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UK Unveils New Laws To Protect Historic Statues, Monuments

The legal changes bolster previous heritage protection laws in the UK.

London:

The UK government on Monday unveiled new laws to protect England’s cultural and historic heritage in the form of statues and monuments to ensure they are not removed “at a whim”.

The move comes in the wake of Black Lives Matter protests in the country last year targeting several historic monuments, including with graffiti on Mahatma Gandhi’s statue in Parliament Square in London.

Another set of protesters had succeeded in pulling down the statue of slave trader Edward Colston in Bristol and dumping it into the river during UK-wide demonstrations against the killing of 46-year-old African-American George Floyd in the US.

UK Communities Secretary Robert Jenrick said new legal protections mean that historic statues should be “retained and explained” for future generations and individuals who want to remove any historic statue, whether protected with a “listed” status or not, will now require listed building consent or planning permission.

“We cannot — and should not — now try to edit or censor our past. That’s why I am changing the law to protect historic monuments and ensure we don’t repeat the errors of previous generations, losing our inheritance of the past without proper care,” said Mr Jenrick.

“What has stood for generations should be considered thoughtfully, not removed on a whim, any removal should require planning permission and local people should have the chance to be properly consulted. Our policy in law will be clear, that we believe in explaining and retaining heritage, not tearing it down,” he said.

Under the new regulations, if the council intends to grant permission for removal of a particular statue and Historic England objects, the Communities Secretary will be notified so he or she can make the final decision about the application in question.

“For hundreds of years, public statues and monuments have been erected across the country to celebrate individuals and great moments in British history. They reflected the people’s preferences at the time, not a single, official narrative or doctrine. They are hugely varied, some loved, some reviled, but all part of the weft and weave of our uniquely rich history and built environment,” added Mr Jenrick.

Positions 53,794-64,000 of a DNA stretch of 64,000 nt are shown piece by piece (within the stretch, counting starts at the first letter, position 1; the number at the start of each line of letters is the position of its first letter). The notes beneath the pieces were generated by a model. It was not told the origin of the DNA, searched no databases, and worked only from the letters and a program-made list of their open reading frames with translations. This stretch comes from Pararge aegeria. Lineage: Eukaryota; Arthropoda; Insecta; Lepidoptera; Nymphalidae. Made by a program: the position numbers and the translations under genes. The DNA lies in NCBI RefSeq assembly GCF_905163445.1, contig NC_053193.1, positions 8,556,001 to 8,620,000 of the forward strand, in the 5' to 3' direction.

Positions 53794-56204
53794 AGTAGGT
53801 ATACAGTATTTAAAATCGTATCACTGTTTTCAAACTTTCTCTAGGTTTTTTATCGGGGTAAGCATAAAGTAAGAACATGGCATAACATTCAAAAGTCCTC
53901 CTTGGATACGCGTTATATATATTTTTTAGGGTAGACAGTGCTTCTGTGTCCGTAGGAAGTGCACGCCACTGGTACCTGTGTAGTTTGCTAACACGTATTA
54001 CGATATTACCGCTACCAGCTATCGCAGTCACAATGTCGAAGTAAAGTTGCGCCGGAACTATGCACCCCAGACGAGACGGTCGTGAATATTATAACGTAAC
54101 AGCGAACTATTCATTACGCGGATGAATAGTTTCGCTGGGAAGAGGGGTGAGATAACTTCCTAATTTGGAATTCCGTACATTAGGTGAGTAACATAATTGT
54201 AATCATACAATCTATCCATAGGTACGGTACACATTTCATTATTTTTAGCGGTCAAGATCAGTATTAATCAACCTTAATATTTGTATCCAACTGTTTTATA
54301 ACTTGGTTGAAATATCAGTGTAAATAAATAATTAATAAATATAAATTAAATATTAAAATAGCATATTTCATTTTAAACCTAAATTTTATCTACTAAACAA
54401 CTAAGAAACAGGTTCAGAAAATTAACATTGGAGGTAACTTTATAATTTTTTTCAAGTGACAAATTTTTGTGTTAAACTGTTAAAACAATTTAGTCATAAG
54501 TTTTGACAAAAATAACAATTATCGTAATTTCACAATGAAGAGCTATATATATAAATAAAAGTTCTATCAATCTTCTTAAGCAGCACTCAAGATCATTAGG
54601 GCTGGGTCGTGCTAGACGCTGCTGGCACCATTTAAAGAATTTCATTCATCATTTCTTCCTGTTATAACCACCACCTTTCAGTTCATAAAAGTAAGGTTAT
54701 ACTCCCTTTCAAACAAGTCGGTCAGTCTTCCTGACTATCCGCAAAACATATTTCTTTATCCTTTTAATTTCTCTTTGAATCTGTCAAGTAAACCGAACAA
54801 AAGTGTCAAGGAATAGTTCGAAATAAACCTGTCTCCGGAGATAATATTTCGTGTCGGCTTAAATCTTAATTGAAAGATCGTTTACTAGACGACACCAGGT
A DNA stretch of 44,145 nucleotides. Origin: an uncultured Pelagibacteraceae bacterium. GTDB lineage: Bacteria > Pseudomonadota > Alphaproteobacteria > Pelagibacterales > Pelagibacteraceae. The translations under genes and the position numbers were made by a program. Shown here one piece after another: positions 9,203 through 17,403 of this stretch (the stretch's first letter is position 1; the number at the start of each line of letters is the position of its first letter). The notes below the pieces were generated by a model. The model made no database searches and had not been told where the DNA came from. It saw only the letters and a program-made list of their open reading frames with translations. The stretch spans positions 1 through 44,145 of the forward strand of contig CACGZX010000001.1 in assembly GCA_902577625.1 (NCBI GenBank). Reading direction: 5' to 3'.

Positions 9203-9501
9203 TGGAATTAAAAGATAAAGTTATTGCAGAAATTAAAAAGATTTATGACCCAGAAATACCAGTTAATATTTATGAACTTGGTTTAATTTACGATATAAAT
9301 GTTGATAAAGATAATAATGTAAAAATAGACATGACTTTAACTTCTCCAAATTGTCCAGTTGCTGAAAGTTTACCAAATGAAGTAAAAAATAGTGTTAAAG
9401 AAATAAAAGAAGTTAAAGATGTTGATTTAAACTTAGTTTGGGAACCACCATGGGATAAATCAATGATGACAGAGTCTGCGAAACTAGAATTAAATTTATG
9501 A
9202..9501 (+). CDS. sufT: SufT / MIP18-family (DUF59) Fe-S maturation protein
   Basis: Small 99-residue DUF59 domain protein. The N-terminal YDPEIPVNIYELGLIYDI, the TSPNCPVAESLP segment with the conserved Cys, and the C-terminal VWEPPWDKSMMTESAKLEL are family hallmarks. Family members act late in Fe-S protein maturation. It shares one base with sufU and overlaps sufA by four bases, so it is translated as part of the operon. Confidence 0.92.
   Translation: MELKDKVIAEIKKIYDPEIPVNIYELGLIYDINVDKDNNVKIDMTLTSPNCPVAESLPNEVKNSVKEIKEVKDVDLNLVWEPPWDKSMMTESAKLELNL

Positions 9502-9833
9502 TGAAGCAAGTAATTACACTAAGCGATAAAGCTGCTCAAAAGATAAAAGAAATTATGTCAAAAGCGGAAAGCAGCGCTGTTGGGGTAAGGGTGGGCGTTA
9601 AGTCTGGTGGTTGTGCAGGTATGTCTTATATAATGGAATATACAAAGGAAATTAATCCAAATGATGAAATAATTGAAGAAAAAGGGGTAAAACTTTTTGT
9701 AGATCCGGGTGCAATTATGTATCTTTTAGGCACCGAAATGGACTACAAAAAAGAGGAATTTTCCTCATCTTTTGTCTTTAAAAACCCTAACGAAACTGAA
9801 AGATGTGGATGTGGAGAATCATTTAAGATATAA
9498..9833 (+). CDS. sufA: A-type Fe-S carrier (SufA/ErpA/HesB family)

Historic England and the Secretary of State for the Department of Culture, Media and Sports (DCMS) will apply the new policy of “retain and explain”, meaning historic statues will only be removed in the “most exceptional circumstances”.

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One of the controversial historic statues under the scanner has been that of Robert Clive, referred to as “Clive of India” for his role in establishing Britain’s colonial domination over India in the 18th century.

It was saved from removal from its pride of place in Shrewsbury town centre in western England, Clive’s birthplace, after a local council voted against its removal. It has since received a grant for an information board to be erected to present a more detailed historical picture of the controversial British governor.

The government said that many unlisted heritage assets are of interest, significance and pride to the local communities in which they are erected and it is right that protections are put in place for them. The new laws, to go through Parliament this week, will protect 20,000 statues and monuments throughout England for future generations.

“I strongly believe that we should learn from our past — in order to retain and explain our rich history,” said UK Culture Secretary Oliver Dowden.

“The decisions we make now will shape the environment inherited by our children and grandchildren. It is our duty to preserve our culture and heritage for future generations and these new laws will help to do so,” he said.

The legal changes bolster previous heritage protection laws in the UK, such as the Civic Amenities Act 1967 and the Town & Country Planning Act 1947.

The new rules will also apply to unlisted historic plaques, memorials or monuments which will also require planning permission and Historic England to be informed.

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